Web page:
NIP and NMP: The Pipeline Jugalbandi

20 Apr 2021

In his Independence Day speech of 2019, Prime Minister Narendra Modi announced the launch of the National Infrastructure Pipeline (NIP) — a comprehensive plan of infrastructure development. On December 31, 2020, the finance minister unveiled the detailed NIP Report setting out a capital expenditure plan of Rs 111 trillion for the next five years. In her latest Budget speech, the finance minister took an important step toward, filling in the gaps in a crucial component of the plan — namely, how to fund it.

To this end, she announced a National Monetisation Pipeline (NMP) to sell off, wholly or partially, current brownfield infrastructure assets owned by the state.

The NIP and the NMP are thus the two complementary pieces of the same puzzle, the infrastructure pipeline “jugalbandi” if you will — on how to take the next big steps towards a comprehensive infrastructure development plan, and how to fund such a plan.

The NIP came at a crucial time; announced a few months before the pandemic, it became even more relevant as a part of an overall plan for injecting fiscal stimulus to an economy massively hit by the Covid lockdown. The immediate emergency has passed, but the broader thrust, toward a large-scale economic revival led by coordinated and organised infrastructure projects, remains as crucial as ever.

In her speech, the finance minister pointed out that while the NIP was launched with around 6,835 projects, it has now expanded to 7,400 projects. Around 217 projects worth Rs 1.1 trillion have already been completed. The funding plan for the NIP will work on three tracks. Firstly, by creating development financial institutions focused specifically on infra finance. To this end, the finance minister announced the introduction of a Bill to set up a Development Finance Institution (DFI) capitalised to the extent of Rs 20,000 crore. “The ambition is to have a lending portfolio of at least Rs 5 lakh crore for this DFI in three years,” the finance minister said in her speech.

A second leg was the enhancement of capital expenditure in the Budget (a 34.5 per cent increase over budget estimates of the previous year), while the third leg of the plan involves asset monetisation, of which the NMP is the critical part.

What does the NMP cover? The finance minister talked about special purpose vehicles such as Infrastructure Investment Trusts (InvIT) set up by organisations like the National Highways Authority of India (NHAI) and Power Grid Corporation to hold road projects and transmission projects, respectively. The NHAI trust will hold about Rs 5,000 crore worth of road projects, while the Power Grid trust will hold about ₹7,000 crore worth of power transmission assets. It is in these trusts that domestic and international institutional investment will be invited.

To put that amount in context, it is worth remembering that just a month before the finance minister’s speech, Road Transport and Highways Minister Nitin Gadkari had stated that the NHAI was planning to raise Rs 1 trillion through the monetisation of highways using the toll-operate transfer mode over five years.

Monetisation of road projects and power transmission assets are just the tip of the iceberg. The finance minister also talked of the railways monetising parts of its dedicated freight corridor projects, and the monetisation of airport projects as well in Tier II and Tier III cities. Other sectors and projects include oil and gas pipelines of GAIL, IOCL and HPCL, sports stadiums, and warehouse assets held by organisations such as Central Warehousing Corporations.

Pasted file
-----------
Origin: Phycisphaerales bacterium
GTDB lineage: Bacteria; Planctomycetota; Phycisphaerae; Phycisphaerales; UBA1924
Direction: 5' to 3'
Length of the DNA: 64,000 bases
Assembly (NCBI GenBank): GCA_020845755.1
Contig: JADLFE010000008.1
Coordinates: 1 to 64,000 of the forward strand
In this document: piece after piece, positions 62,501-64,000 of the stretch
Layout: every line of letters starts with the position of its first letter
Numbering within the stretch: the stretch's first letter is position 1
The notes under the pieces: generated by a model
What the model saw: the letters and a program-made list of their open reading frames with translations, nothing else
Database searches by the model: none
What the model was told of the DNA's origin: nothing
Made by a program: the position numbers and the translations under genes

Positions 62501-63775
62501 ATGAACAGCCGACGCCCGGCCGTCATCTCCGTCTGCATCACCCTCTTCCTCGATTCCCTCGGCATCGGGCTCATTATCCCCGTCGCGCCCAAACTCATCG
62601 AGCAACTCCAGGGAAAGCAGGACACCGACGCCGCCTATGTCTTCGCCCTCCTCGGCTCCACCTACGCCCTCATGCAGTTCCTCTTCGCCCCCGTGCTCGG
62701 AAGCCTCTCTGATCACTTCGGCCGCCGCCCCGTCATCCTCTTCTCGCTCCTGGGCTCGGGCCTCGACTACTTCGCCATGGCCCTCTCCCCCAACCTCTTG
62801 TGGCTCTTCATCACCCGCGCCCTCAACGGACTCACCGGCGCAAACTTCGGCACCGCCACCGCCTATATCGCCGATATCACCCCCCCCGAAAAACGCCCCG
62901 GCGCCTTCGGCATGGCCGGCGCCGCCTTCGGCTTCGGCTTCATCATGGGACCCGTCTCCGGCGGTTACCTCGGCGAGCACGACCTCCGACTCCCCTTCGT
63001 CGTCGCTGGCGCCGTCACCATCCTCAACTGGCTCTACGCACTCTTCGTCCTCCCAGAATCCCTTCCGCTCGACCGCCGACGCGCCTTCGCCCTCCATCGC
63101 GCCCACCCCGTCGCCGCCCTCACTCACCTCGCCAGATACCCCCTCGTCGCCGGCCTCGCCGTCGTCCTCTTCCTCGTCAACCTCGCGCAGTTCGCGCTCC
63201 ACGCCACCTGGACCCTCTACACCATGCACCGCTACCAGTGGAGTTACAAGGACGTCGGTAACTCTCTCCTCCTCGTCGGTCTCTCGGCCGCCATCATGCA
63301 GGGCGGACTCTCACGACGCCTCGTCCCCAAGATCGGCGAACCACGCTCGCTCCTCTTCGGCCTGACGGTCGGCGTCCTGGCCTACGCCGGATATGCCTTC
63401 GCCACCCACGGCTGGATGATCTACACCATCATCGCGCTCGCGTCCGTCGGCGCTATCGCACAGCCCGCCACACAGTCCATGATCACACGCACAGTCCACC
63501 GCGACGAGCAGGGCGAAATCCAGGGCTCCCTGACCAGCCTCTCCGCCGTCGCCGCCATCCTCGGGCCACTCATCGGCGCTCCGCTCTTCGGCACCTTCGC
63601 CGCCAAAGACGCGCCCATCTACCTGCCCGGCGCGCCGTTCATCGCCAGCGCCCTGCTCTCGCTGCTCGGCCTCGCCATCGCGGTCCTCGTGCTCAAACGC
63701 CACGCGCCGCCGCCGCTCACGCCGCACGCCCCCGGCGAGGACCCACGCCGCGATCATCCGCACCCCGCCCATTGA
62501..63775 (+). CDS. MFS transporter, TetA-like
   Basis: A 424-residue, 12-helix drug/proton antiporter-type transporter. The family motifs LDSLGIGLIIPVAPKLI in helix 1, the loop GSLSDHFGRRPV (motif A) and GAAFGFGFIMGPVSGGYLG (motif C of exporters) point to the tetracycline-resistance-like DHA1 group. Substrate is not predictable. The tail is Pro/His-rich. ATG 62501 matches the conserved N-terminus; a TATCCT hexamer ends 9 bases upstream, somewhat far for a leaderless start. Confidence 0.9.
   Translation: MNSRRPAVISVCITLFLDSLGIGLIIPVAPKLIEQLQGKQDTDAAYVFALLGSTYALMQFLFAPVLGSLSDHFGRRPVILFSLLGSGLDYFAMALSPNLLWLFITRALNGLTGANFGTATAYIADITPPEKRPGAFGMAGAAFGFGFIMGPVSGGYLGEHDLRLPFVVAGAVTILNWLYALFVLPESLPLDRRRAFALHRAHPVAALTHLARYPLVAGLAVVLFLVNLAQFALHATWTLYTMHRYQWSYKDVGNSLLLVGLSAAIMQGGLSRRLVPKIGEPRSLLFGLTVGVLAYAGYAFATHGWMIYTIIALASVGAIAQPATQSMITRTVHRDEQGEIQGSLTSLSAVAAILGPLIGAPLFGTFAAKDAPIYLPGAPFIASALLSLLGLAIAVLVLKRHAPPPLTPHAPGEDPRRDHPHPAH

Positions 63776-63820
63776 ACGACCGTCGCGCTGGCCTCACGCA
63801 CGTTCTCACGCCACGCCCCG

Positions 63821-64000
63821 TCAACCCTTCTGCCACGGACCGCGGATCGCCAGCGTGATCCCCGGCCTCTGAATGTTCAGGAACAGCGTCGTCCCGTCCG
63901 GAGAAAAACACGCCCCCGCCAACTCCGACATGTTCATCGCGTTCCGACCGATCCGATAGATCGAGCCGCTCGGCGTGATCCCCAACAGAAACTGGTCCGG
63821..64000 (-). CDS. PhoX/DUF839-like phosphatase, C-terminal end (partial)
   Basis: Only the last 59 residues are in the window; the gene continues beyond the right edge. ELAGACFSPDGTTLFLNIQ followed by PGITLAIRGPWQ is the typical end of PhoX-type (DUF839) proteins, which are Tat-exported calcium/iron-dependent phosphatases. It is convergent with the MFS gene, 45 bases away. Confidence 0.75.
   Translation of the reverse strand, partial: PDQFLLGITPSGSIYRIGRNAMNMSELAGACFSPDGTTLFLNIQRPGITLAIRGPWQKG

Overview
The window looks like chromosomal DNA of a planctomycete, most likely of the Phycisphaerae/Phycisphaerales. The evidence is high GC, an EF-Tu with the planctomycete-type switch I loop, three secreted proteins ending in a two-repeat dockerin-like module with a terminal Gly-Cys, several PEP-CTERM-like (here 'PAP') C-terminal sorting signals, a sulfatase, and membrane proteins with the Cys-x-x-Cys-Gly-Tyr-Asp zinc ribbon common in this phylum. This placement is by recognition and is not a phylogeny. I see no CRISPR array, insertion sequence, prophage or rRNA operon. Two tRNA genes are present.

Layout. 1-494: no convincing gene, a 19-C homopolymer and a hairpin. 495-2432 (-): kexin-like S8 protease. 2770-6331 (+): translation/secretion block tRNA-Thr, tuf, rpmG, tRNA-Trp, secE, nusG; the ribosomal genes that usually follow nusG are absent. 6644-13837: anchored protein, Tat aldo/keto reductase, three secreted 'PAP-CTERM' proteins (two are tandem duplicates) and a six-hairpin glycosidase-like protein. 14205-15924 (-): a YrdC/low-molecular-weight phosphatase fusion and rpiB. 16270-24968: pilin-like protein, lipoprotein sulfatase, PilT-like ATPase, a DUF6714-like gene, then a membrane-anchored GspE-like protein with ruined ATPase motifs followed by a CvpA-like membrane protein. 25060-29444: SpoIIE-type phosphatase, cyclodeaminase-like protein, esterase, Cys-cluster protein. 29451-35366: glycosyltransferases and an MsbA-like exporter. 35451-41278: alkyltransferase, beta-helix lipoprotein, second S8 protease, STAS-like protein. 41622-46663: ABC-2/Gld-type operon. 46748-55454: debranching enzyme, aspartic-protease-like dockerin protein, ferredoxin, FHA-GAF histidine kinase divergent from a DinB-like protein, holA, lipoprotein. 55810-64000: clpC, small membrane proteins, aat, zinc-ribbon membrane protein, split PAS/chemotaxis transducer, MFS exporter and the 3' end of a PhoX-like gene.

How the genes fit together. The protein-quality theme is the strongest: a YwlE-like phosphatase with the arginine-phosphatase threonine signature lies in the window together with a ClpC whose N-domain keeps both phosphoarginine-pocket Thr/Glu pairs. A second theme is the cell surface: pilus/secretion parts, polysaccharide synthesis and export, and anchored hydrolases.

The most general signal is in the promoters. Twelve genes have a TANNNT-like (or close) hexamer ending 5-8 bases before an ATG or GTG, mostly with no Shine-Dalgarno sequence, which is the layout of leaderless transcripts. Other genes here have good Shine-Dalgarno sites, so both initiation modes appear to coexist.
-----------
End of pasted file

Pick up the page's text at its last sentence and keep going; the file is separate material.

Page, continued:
News reports have indicated that rather than set annual targets, the government wants to set a target of monetisable assets up to 2024. Ministries have been asked to firm up lists of such assets in consultation with NITI Aayog with the reports indicating that a total of Rs 2 trillion of assets could be on sale. Moving beyond annual targets and road maps also allows more time to potential investors for due diligence.

The NIP, when it was first announced, was pragmatic about the necessity for governments at both the central and state level, as well as the private sector, to fund such large investments on their own. It’s interesting to note that the funding plan above seems much more optimistic about private sector capital coming in through the NMP route — a clear recognition of investors currently preferring operating brownfield assets over the more riskier greenfield ones.

Seen in a longer-term perspective, the decades long build-out of infra projects in sectors such as roads, which originated in the form of the Golden Quadrilateral and the NEWS (North East West South) corridor, are finally bearing fruit. And it’s not just highways — in sectors such as power, ports and airports, the government bit the bullet and made substantial investment decisions over the last two decades. The NMP, when it takes off, will bring such investments to their logical conclusion, by recycling the funds deployed. In the process, the NMP will enable a renewed thrust in infra investments, every bit as ambitious as the ones made years earlier.

The “jugalbandi” of these two pipelines — the NIP and NMP — should be music for the infrastructure sector, and the nation. One investing, the other resourcing.

The article by Vinayak Chatterjee, Chairman, CII Infrastructure Council and Chairman, Feedback Infrastructure Pvt Ltd., appeared in the March 2021 issue of CII Economy Matters. Click here to read the issue.

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